A new University of Cambridge study may have an answer to the question asked by many frequent dieters: Why can some people eat anything they want and never put on any weight?
In a study published Jan. 24 in the PLOS Genetics journal, university researchers in the United Kingdom compared the DNA of 1,622 thin volunteers, 1,985 severely obese people, and a normal-weight control group of 10,433. They found that thin people have genetics on their side.
“Using genome-wide genotype data, we show that persistent healthy thinness, similar to severe obesity, is a heritable trait,” the researchers concluded in their “Genetic architecture of human thinness compared to severe obesity” study.
Dr. Eddie Fatakhov, a board-certified internist, nutritionist, and co-author of “The Doctors’ Clinic-30 Program” and “Dr. Fat Off – Simple Life-Long Weight-Loss Solutions,” said many studies have compared gene variants from obese patients to patients of normal body weight, but only two previous studies explored the genes of thin people.
“This study is the largest study that has compared the genetic variants among thin people to the control group of normal weight and severely obese patients,” he said. “Based on this study, researchers were able to create a genetic risk score for the development of obesity later in life.”
What did the study find?
Participants studied for their thinness had to have a body mass index (BMI) of less than 18, be in good health, and have no medical conditions or eating disorders. The researchers gathered saliva samples for DNA analysis. The participants were asked questions about their general health and lifestyle.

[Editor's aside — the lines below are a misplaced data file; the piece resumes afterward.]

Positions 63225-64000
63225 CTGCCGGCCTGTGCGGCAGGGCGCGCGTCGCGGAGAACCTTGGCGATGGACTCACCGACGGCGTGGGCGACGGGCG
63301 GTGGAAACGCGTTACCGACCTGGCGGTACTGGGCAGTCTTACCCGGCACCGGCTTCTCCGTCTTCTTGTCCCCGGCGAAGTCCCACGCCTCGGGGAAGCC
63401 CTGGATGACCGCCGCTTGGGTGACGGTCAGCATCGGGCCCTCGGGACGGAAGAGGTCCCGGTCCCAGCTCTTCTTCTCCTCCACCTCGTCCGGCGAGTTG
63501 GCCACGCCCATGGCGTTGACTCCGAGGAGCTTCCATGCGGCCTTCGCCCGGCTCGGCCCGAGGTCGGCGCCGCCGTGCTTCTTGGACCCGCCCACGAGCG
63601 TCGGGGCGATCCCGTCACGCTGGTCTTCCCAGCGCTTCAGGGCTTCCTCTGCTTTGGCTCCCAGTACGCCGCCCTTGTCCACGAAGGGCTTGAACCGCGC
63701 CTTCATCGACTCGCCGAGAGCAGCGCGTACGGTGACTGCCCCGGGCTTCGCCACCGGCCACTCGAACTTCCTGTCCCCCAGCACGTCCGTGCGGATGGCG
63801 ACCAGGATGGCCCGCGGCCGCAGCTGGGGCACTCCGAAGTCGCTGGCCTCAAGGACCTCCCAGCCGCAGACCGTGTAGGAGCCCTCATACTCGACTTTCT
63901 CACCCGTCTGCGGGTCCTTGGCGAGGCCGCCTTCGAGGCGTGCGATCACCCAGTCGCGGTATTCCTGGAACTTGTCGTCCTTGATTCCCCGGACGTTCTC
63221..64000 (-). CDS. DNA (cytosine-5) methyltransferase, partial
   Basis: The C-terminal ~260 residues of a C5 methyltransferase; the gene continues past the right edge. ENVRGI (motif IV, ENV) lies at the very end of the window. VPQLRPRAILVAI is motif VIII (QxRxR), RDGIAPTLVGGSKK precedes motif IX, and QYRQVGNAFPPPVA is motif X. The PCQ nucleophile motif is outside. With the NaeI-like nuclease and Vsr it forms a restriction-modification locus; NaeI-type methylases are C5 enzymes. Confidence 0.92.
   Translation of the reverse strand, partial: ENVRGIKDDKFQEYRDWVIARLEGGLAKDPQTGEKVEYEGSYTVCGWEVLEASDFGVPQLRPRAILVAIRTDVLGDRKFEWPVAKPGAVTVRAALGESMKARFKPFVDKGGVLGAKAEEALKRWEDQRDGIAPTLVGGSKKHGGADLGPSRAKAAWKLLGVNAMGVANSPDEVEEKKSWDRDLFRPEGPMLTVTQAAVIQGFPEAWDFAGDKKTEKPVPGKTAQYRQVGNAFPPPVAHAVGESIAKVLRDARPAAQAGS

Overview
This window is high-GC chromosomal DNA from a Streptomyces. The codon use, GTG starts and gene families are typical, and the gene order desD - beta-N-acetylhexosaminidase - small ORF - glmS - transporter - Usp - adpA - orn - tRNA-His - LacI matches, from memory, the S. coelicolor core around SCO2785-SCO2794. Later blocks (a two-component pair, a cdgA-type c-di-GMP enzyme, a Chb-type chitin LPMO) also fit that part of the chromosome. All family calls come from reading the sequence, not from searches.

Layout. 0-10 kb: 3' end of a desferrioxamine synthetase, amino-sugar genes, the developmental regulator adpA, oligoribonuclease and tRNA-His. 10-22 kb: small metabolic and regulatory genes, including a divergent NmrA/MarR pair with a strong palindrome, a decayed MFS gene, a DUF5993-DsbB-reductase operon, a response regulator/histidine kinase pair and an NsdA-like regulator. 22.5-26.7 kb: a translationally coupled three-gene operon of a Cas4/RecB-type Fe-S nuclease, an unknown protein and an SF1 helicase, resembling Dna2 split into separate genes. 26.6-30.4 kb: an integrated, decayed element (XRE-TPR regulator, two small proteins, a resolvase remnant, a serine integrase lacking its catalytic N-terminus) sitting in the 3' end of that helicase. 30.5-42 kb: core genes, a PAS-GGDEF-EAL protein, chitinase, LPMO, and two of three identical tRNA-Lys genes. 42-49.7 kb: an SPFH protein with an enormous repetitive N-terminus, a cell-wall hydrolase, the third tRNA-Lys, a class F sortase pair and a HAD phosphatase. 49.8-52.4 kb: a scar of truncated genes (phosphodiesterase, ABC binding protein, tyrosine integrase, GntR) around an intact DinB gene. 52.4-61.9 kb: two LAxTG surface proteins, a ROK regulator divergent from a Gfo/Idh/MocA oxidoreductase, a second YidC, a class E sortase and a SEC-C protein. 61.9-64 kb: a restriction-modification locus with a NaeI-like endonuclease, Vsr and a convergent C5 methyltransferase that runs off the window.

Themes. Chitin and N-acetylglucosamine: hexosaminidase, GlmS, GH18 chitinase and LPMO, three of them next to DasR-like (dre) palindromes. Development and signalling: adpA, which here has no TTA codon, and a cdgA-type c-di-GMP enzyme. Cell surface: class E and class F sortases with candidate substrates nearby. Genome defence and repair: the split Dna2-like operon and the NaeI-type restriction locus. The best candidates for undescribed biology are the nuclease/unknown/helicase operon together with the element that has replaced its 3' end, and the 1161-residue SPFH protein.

“I haven’t seen many studies looking at this population,” said Dr. Mir Ali, general and bariatric surgeon at MemorialCare Orange Coast Medical Center in California.
But despite the role genetics may be playing in obesity and slimness, the doctors stress the importance of other factors that can be controlled.
“Genetics does play an important role in determining somebody’s weight, but we don’t want people to think that that’s the only thing that determines somebody’s weight,” said Ali. “There are things that can be done.”
At the top of the list, of course, is exercise. However, our technology-centric society, with all of its modern conveniences, is presenting challenges to people getting up and moving around, said Ali. He recommends at least 30 minutes of exercise 5 days a week.
“Getting regular, consistent exercise is very important,” he said. “It doesn’t have to be strenuous activity… but just consistent.”
He said that some studies have shown that even gardening for 30 minutes a day can improve health.
“It’s just getting outside and moving is the important thing,” he said.
In addition to exercise, Fatakhov said there are other things people can do to control weight.
He advises people to avoid phthalates over concern it may increase the risk of weight gain. He also recommends increasing daily fluid intake to 3.2 liters for men and 2.2 liters for women, and increasing fiber to help make you feel full and [it] also provide prebiotics that are beneficial to the microbiome in the gut, which may also impact weight.
“Take it one day at a time,” he said. “Sustainable weight loss is a marathon not a sprint. It does nobody any good if you lose 30 pounds, then gain it back 6 months later.”
He said to find medical experts when you need help, and to try keeping a food journal.
He said there is hope for people out there who are battling with weight.
“They can seek out physicians that are trained in obesity medicine or specialize in weight loss,” he said. “There are currently several drugs in clinical trials that are promising for overweight/obese patients that we could not imagine even just five years ago.”
Fatakhov said that obesity is a disease and those who are struggling with it shouldn’t be blamed.